Shaikh al-Albaani

Translations From His Works

Tag: grammar

Shaikh al-Albaani’s Life | Questions and Answers … 2


 

Al-Albaani the Carpenter

Al-Huwaini: After you finished your study why didn’t you go on to complete your academic education, i.e., secondary education and so on?

Al-Albaani: I didn’t increase upon my elementary education, and the reason for that goes back to my father. Perhaps this was a shot in the dark on his behalf [but a successful one at that], since what I witnessed later was that if I had continued in that line of education I wouldn’t have been able to do the study that I do. Since it is true that formal education makes it easy for someone who wants to progress in great strides in academic research, yet it is very rare to find this in those who do graduate.

My father, may Allaah have mercy upon him, had a bad opinion about the government schools, and he had a right to, since they would not teach anything from the Sharee’ah except its outline and not its reality [i.e., skim its surface]. For this reason he didn’t send me to a preparatory school, for example, which in those days was known as secondary school in Syria.

Due to that I started to study Hanafi fiqh and morphology [sarf] with my father; and with another Shaikh whose name was Shaikh Sa’eed Burhaani, and it became apparent to me later that he was a Sufi, a follower of a tariqah, I studied some Hanafi fiqh with this Shaikh, specifically [the book] Maraaqi al-Falaah Sharh Nurul-Eedaah. I also studied some books of Arabic grammar and modern day rhetoric with him using some books of contemporary writers.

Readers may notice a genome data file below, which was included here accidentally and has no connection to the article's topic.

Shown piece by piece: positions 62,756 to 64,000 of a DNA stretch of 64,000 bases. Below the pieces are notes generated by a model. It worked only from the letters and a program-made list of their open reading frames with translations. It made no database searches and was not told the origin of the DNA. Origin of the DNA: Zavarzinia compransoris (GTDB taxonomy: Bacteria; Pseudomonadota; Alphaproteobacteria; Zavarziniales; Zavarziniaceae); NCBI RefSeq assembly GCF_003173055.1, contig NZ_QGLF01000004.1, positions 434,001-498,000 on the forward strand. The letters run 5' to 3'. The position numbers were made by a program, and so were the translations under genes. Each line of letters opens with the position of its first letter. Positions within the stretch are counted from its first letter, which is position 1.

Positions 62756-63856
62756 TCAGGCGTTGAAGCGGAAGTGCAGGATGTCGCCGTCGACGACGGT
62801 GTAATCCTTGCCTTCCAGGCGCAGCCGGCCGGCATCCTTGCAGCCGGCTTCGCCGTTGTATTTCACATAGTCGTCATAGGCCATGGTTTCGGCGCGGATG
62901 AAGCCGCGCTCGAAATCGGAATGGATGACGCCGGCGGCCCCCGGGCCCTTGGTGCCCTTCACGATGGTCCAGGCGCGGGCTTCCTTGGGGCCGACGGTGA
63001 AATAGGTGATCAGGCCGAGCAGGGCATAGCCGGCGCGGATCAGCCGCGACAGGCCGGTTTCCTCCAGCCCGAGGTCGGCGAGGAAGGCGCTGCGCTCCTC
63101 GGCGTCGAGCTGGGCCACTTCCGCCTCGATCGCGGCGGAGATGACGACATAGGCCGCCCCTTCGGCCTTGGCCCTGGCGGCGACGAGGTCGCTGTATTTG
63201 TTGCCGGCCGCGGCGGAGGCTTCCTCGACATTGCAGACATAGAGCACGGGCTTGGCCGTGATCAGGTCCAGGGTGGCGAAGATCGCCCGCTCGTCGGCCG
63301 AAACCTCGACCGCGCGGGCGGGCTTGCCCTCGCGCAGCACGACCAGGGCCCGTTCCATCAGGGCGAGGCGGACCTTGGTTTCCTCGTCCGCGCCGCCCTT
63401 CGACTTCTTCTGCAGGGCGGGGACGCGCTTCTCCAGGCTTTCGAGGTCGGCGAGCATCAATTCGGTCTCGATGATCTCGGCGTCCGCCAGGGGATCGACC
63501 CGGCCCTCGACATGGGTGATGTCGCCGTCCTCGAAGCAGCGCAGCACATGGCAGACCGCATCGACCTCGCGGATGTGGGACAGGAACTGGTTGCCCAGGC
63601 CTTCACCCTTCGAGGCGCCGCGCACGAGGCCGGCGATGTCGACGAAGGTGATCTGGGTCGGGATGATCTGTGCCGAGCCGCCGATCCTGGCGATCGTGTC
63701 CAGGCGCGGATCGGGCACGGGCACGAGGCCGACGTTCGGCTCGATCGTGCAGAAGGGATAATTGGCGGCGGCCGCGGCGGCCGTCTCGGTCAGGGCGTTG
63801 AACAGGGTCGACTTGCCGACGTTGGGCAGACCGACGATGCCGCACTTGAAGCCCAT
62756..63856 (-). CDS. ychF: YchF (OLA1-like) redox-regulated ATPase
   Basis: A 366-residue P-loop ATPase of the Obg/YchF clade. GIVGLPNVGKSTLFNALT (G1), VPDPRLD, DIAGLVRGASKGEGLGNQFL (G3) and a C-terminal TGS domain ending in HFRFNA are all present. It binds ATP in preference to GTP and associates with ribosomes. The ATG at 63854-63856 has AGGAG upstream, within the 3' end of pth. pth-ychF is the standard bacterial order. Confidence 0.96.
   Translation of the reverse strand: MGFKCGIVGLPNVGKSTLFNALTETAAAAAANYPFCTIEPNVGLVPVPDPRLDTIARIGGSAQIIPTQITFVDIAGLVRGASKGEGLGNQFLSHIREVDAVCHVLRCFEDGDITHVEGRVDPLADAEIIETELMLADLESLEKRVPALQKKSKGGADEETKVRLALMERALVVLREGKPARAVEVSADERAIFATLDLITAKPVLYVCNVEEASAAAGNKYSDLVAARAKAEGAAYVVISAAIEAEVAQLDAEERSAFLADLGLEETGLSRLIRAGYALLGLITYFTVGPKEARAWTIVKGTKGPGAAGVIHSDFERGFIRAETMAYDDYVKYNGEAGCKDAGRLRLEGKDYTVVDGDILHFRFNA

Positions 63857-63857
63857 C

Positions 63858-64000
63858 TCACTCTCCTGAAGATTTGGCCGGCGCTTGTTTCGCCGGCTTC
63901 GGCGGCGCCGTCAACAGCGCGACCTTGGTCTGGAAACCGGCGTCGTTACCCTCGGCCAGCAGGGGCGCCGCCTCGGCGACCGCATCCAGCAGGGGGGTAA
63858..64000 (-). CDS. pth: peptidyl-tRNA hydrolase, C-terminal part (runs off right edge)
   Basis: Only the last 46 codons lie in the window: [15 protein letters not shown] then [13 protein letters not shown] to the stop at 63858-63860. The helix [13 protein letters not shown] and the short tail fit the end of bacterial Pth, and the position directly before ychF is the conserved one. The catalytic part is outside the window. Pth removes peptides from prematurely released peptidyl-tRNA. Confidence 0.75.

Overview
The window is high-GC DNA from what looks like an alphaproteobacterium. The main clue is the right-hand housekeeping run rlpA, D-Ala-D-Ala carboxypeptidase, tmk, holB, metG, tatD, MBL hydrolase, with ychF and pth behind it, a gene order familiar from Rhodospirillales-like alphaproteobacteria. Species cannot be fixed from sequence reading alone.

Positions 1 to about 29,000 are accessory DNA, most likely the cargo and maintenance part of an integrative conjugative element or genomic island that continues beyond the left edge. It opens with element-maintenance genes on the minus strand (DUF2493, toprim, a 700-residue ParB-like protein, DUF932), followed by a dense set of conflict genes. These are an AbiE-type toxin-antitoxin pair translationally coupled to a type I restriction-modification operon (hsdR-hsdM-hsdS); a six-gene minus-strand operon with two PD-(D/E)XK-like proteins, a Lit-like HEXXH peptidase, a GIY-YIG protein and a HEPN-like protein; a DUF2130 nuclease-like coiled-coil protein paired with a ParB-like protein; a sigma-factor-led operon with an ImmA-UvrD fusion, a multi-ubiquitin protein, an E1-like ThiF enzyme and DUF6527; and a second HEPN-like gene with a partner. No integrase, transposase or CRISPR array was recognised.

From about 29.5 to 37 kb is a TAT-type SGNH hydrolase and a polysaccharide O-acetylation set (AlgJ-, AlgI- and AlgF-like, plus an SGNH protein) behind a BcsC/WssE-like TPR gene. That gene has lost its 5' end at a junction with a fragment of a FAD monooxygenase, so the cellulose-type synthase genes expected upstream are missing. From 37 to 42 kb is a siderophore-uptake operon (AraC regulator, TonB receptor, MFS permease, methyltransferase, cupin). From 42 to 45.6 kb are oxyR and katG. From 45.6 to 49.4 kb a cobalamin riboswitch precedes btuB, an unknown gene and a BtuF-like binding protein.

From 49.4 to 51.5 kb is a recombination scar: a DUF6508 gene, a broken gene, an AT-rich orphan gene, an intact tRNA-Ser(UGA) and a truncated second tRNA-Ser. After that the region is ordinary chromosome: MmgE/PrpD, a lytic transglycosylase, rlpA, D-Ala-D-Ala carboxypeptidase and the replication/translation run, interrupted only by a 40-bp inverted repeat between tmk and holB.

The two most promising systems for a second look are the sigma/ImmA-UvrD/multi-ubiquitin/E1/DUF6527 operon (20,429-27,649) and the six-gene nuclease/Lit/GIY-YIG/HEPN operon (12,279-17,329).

I finished reading the Quran to my father with tajwid and at the same time I was pursuing work as a carpenter, that which these days is called Arabic carpentry. I finished learning [it] from two carpenters, one of them was my maternal uncle whose name was Ismaa’eel, may Allaah have mercy upon him, I worked with him for two years. The other was a Syrian known as Abu Muhammad who I also worked with for two years. Most of my work with them centred around repairing and restoring old houses, since old houses in Syria were made from wood and bricks. Over time and with rain, snow and such, parts of the floors would collapse and would require someone [specialising] in Arabic carpentry to come and fix them so I would go with them.

Most of the time in winter  we would not be able to do any work whatsoever, so I would pass by my father who was working as a watch repairer.  One day he said to me, when I had returned from my two [carpentry] instructors and he could tell that there was no work because it was an overcast and cloudy day, he said, “It looks as though there’s no work today.”

I replied, “Yes, no work.”

So he said, “What do you think, I feel that this profession [i.e., carpentry] isn’t easy nor is it a profession. What do you think about working with me?”

I said to him, “As you wish.”